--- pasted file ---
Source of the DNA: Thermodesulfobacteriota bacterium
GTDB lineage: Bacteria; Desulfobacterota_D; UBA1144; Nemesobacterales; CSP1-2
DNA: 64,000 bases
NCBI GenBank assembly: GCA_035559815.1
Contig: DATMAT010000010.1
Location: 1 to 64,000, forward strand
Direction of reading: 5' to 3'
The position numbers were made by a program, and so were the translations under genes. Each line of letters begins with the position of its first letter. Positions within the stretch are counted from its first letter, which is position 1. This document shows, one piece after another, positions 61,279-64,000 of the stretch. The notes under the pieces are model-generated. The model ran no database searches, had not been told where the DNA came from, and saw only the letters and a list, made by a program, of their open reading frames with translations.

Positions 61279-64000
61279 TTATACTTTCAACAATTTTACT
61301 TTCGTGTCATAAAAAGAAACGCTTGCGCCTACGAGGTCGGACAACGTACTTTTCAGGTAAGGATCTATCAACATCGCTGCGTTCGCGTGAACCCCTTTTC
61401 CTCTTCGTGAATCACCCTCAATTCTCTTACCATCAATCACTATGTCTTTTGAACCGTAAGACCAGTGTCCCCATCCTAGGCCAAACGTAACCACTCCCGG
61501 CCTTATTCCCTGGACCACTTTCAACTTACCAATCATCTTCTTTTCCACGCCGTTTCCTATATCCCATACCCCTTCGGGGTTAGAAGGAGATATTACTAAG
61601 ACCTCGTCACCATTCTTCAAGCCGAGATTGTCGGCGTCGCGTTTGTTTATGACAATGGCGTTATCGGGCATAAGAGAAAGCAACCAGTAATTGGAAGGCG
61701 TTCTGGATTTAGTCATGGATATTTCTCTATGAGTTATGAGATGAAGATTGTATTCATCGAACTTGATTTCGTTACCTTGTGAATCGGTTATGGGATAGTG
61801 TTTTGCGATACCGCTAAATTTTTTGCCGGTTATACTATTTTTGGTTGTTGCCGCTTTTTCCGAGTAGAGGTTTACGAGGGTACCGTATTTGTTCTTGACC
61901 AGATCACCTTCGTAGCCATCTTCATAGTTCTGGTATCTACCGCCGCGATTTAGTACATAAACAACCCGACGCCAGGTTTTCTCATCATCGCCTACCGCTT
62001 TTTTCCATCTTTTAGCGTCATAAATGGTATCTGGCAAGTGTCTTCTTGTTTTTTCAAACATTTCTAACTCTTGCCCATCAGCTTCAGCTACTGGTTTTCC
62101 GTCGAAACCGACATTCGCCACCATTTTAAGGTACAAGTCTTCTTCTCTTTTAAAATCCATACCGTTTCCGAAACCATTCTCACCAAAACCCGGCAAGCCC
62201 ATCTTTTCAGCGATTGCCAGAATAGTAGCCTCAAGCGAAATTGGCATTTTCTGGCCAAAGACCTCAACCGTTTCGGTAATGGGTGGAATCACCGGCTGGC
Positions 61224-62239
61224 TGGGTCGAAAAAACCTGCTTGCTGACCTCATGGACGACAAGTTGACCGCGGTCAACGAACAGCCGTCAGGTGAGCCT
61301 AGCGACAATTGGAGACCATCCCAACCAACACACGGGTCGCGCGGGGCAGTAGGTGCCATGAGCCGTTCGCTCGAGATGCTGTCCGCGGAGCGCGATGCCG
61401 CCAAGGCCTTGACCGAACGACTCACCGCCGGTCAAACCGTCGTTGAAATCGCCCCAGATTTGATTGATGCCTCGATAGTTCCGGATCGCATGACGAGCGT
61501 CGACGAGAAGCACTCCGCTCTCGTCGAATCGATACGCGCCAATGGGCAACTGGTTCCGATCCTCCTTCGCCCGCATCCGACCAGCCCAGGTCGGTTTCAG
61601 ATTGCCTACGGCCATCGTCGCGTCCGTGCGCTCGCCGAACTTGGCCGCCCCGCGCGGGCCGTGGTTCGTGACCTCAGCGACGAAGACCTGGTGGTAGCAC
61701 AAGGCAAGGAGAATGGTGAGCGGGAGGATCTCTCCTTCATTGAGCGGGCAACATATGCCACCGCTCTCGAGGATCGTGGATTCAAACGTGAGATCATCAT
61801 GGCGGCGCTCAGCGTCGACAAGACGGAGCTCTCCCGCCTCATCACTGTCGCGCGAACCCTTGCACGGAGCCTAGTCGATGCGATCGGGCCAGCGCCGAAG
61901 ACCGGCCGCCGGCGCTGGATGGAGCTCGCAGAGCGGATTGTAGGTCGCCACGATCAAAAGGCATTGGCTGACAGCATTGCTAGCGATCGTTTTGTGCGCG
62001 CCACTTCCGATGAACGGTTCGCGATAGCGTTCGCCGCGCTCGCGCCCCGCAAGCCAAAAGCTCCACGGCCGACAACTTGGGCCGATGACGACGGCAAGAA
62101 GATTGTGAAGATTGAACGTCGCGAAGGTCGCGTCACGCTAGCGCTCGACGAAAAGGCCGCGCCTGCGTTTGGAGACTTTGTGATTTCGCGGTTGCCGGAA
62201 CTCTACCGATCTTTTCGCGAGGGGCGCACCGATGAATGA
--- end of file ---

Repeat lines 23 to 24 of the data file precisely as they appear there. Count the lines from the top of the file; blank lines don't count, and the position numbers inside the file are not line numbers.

61301 AGCGACAATTGGAGACCATCCCAACCAACACACGGGTCGCGCGGGGCAGTAGGTGCCATGAGCCGTTCGCTCGAGATGCTGTCCGCGGAGCGCGATGCCG
61401 CCAAGGCCTTGACCGAACGACTCACCGCCGGTCAAACCGTCGTTGAAATCGCCCCAGATTTGATTGATGCCTCGATAGTTCCGGATCGCATGACGAGCGT